This beech bark canoe is based on those used by the Yaghan people of Tierra Del Fuego, an archipelago divided between Chile and Argentina. Despite a cold and harsh climate, the Yaghan spent most of their time completely naked and kept warm with extensive use of fires which led Ferdinand Magellan to dub it Tierra Del Fuego, the land of fire. They even had firepits in their canoes!
This is one of my favorite photographs because of the story behind the item but also because it was the first time I got to shoot one of Adney’s gorgeous canoe models.
On the list of photographs I love because the item is just plain cool, you cannot beat the tattoed man.
The artifact is a scale plaster cast of a sculpture called “The Swimmer” by Swedish sculptor Johan Borjeson. Tattooing pioneer August “Cap” Coleman delicately designed the tattoos on the figure using black ink filled in with orange and blue wax pencils and crayons. The sculpture stands at just shy of two feet tall, which tells you how small and intricate the designs are. It served as a sample of work in Coleman’s Norfolk shop for years.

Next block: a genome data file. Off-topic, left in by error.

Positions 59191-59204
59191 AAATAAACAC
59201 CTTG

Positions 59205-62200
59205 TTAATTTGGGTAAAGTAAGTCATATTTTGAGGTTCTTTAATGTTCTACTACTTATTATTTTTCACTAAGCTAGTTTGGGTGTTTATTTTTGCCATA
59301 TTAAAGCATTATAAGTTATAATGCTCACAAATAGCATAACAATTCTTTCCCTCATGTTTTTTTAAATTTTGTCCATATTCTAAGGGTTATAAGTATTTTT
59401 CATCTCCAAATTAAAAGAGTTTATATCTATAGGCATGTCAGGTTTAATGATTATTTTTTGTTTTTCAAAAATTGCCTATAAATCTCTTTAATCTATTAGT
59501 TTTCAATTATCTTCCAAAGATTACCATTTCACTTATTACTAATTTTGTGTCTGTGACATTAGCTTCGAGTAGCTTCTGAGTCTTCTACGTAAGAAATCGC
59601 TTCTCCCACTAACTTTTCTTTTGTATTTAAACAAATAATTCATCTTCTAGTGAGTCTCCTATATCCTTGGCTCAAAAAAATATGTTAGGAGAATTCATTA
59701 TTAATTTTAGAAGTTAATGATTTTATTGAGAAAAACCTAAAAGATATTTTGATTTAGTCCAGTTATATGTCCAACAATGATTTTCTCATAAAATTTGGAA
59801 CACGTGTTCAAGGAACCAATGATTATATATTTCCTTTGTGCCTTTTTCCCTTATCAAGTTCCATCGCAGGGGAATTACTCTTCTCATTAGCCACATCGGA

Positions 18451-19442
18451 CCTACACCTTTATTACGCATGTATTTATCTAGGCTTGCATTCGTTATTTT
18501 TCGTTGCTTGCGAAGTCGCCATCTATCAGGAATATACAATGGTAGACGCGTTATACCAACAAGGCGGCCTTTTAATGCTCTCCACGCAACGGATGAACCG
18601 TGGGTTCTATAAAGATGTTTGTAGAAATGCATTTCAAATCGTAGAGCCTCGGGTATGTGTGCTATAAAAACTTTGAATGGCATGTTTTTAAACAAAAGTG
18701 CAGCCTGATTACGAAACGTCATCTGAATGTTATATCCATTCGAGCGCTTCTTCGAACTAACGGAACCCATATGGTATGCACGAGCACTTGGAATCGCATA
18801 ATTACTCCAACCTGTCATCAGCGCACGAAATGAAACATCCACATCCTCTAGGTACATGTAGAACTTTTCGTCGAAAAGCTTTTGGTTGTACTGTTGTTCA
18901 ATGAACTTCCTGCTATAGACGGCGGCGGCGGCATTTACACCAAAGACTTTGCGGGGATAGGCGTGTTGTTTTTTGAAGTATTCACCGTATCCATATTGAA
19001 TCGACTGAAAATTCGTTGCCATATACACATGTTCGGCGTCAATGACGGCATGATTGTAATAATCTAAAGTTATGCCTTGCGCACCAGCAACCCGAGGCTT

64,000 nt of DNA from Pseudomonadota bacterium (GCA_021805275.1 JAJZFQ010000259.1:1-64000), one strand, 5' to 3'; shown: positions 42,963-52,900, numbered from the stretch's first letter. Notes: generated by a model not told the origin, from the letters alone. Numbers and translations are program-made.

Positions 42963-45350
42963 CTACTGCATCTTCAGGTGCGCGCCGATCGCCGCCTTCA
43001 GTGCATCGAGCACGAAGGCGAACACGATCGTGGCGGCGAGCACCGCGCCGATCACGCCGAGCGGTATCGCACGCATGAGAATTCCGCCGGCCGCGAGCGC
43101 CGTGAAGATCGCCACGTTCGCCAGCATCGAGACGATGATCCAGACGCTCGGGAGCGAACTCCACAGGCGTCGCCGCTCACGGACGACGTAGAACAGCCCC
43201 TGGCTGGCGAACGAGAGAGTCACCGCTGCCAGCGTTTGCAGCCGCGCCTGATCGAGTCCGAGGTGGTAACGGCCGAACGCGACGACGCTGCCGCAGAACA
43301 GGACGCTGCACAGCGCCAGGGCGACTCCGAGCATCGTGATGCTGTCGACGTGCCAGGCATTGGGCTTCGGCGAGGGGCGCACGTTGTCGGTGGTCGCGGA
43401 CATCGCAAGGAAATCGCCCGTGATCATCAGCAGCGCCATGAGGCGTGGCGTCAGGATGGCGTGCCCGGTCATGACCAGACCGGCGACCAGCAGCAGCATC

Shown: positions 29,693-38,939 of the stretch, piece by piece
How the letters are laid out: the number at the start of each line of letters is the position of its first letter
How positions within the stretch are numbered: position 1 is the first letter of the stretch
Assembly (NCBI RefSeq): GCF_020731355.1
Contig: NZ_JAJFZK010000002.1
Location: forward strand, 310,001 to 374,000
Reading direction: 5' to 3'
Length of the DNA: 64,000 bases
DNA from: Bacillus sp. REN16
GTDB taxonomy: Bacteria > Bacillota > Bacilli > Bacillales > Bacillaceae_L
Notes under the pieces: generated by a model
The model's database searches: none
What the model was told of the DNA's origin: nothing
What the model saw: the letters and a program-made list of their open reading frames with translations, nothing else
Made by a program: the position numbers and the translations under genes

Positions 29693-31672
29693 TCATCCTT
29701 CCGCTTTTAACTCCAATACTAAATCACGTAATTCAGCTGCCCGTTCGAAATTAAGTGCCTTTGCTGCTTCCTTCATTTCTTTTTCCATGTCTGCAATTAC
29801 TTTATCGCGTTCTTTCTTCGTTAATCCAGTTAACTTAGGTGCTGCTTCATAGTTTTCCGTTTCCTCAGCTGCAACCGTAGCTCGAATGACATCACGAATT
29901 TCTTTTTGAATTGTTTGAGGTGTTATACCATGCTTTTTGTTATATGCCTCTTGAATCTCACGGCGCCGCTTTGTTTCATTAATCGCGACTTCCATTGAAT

The most exciting thing about photographing this piece was that it worked like a portrait shoot. Portraits are my favorite genre of photography. I enjoyed being able to apply the same principles to bring life to the object.
There are not many things more exciting than an artifact with a secret. We happen to have a lot of those in the collection, and I’ve been fortunate enough to photograph quite a few. My favorite, however, is this unassuming trophy.
At a glance, you could easily dismiss this item as a trophy presented for some small, local race and nothing more. It isn’t intricately designed or particularly beautiful. That is precisely what the designers would like you to think, anyway.